Leave a Legacy
Help future generations enjoy what you love about St George’s
Thank you for considering leaving a gift to St George’s Bristol in your will and helping future generations enjoy what was important to you in your lifetime.
After you have made provision for those you care about, a gift to St George’s can make a huge difference to our future work. By leaving a specific gift or a share of your estate to us, or an unrestricted legacy, you will help St George’s to programme artists of the highest quality and to bring inspirational music making experiences to young people across Bristol, ensuring a gift of music for generations to come.
It is easy to include a gift to St George’s Bristol in your will. You simply need to tell your solicitor the proportion you wish to give, and they can make a suitable provision. If you’ve already made a will, ask your solicitor about adding a Codicil to your existing will. We recommend you consult your solicitor before making any changes to your will; please see some guidance on the gifts you can make below.
Guidance on leaving a legacy
There are 3 main types of gift you can make:
A share in, or all of, what’s left of the value of your estate after family and friends have been taken care of. The advantage of leaving a share is that it stays the same over time and you won’t need to change your will to keep up with inflation.
A fixed sum of money
An item such as a piano, a building, or piece of art
Our charity’s details are
St George’s Bristol
Registered Charity No 295178
Address: St George’s Bristol, Great George Street, Bristol, BS1 5RR
For more information on our Legacy giving programme, or to pledge a gift, please see our Legacy form:
A note from Suzanne Rolt, outgoing Chief Executive
In April 2021, Suzanne Rolt, who was St George’s Chief Executive for over 15 years, left the organisation for pastures new. In her final weeks as Chief Executive, she reflected on what made St George’s so special to the many artists, audience members and supporters who enjoyed music in this wonderful venue over the years. She wrote this note to share her sense of love for the charity and the work and music created here:
A now retired Trustee once told me that he considered each and every day that St George’s opened up, putting on the concerts it did, to be an extraordinary achievement, and nothing short of a minor miracle. He had seen at first-hand the ongoing challenges we faced, and the pressures bearing down on all sides. I had to agree that being the custodian of a concert hall was not for the faint hearted, and that leaps of faith had become one of the defining characteristics of our approach over the years. Most importantly though, without the many people who had stepped up to support us in our times of greatest need, we would have long ago had little choice but to close the doors.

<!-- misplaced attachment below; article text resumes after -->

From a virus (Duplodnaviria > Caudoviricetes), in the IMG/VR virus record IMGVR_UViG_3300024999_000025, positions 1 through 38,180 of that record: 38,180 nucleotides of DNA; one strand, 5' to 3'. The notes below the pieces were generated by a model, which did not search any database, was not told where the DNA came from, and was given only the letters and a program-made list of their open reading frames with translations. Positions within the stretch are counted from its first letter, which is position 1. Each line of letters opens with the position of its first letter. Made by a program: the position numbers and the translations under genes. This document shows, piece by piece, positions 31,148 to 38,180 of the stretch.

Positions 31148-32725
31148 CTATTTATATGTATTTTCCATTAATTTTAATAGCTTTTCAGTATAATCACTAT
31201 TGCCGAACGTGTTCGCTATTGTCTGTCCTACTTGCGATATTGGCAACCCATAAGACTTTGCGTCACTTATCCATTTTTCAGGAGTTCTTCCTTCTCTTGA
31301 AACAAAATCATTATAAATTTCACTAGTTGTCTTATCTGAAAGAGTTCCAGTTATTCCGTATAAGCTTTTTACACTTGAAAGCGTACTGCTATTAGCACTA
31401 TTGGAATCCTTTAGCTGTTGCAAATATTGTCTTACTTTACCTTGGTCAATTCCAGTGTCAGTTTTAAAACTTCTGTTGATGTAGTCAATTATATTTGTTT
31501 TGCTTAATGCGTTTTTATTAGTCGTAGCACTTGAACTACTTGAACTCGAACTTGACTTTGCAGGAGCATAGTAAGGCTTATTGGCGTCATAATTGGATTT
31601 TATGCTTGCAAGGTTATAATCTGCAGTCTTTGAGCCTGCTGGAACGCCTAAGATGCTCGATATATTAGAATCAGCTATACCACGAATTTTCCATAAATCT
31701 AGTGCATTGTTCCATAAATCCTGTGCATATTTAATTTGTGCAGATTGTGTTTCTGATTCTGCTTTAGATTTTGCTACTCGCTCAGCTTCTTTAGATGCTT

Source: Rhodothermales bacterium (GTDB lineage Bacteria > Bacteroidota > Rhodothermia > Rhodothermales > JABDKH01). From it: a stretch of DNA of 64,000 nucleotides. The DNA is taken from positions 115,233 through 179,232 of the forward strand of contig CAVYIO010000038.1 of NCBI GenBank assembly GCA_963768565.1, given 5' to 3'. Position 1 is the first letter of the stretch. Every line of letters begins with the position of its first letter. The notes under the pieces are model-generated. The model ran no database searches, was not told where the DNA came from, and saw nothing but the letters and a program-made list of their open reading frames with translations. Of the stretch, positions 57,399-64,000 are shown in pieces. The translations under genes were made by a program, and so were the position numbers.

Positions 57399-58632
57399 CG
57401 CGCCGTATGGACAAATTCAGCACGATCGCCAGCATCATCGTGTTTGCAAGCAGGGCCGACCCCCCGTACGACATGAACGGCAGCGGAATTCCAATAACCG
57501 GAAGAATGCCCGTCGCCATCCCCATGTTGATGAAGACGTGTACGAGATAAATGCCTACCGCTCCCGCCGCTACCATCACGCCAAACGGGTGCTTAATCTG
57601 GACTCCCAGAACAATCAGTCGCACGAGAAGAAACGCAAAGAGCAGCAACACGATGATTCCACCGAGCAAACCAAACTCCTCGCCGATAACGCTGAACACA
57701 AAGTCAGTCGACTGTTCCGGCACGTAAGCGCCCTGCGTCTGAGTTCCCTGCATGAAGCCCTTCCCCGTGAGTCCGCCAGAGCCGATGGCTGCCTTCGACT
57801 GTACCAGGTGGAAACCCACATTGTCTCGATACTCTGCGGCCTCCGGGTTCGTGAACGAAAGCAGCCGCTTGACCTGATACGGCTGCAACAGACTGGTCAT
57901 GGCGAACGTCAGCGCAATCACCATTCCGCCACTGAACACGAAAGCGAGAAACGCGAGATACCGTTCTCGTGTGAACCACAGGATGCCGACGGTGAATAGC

There are key moments in our history when we have come through periods of adversity only because help has reached us in the shape of a legacy. These gifts are rarely foreseen and impossible to budget for, but they have a knack of arriving just when they are needed most. I have spoken on many occasions about the legacies received in the early days of the organisation, not least that from our Founding Chairman, Harry Edwards. We set Harry’s gift aside as something only to be used ‘for a rainy day’, and when the downpour came, it provided the cover we so desperately needed.
Over the past year we have received a number of legacies; they have come from people who have wanted to acknowledge the importance of music and, particularly St George’s, in their lives.
One gift was from a long-standing attendee who spent lots of tie at St George’s in the 1990s and took a decision then to help safeguard our future. Another was from a woman who had moved to a different part of the country and not attended for many years, but who had clearly never forgotten the venue. Both these gifts gave us a tremendous lift and, on a practical level, allowed us to keep going with our plans during the most trying months of the pandemic.
As I approach my final weeks at St George’s, I have been reflecting on the past and thinking how privileged I have been to work here and to have collected such rich memories – my mind is full to bursting with the many, many unforgettable concerts that I have attended, and the people who have been alongside me in the audience, as well as on stage. My seat, H22, will always hold a special place in my heart! I have decided that I would like to do something to help ensure St George’s future success, so that others can come through its doors and feel moved in the way that I have on countless occasions.
For this reason, I have decided to leave a bequest in my own Will. I am still pondering the details but I am drawn towards the idea of directing help towards young musicians who are starting out on their careers. My means are not great but, depending on my circumstances when the bequest comes to St George’s, it might support a one-off concert or extend across several years; or it might be given without restrictions, a little like Harry’s umbrella gift, so that it can go where it is most needed.
I will not be here to know what happens of course but, in the meantime, I can enjoy the feeling it gives me to think that I will be helping a young person to take what might be one of the most important steps in their career. Perhaps it will be the next Paul Lewis or Angela Hewitt!
So I would like to ask if you consider joining me in doing the same?
The Development team are more than happy to talk you through the options with you. St George’s is a very special place where extraordinary things happen, and the decision we make today could well prove to be a lifeline for it in future times.
Thank you for reading and thank you as always for all you do for St George’s.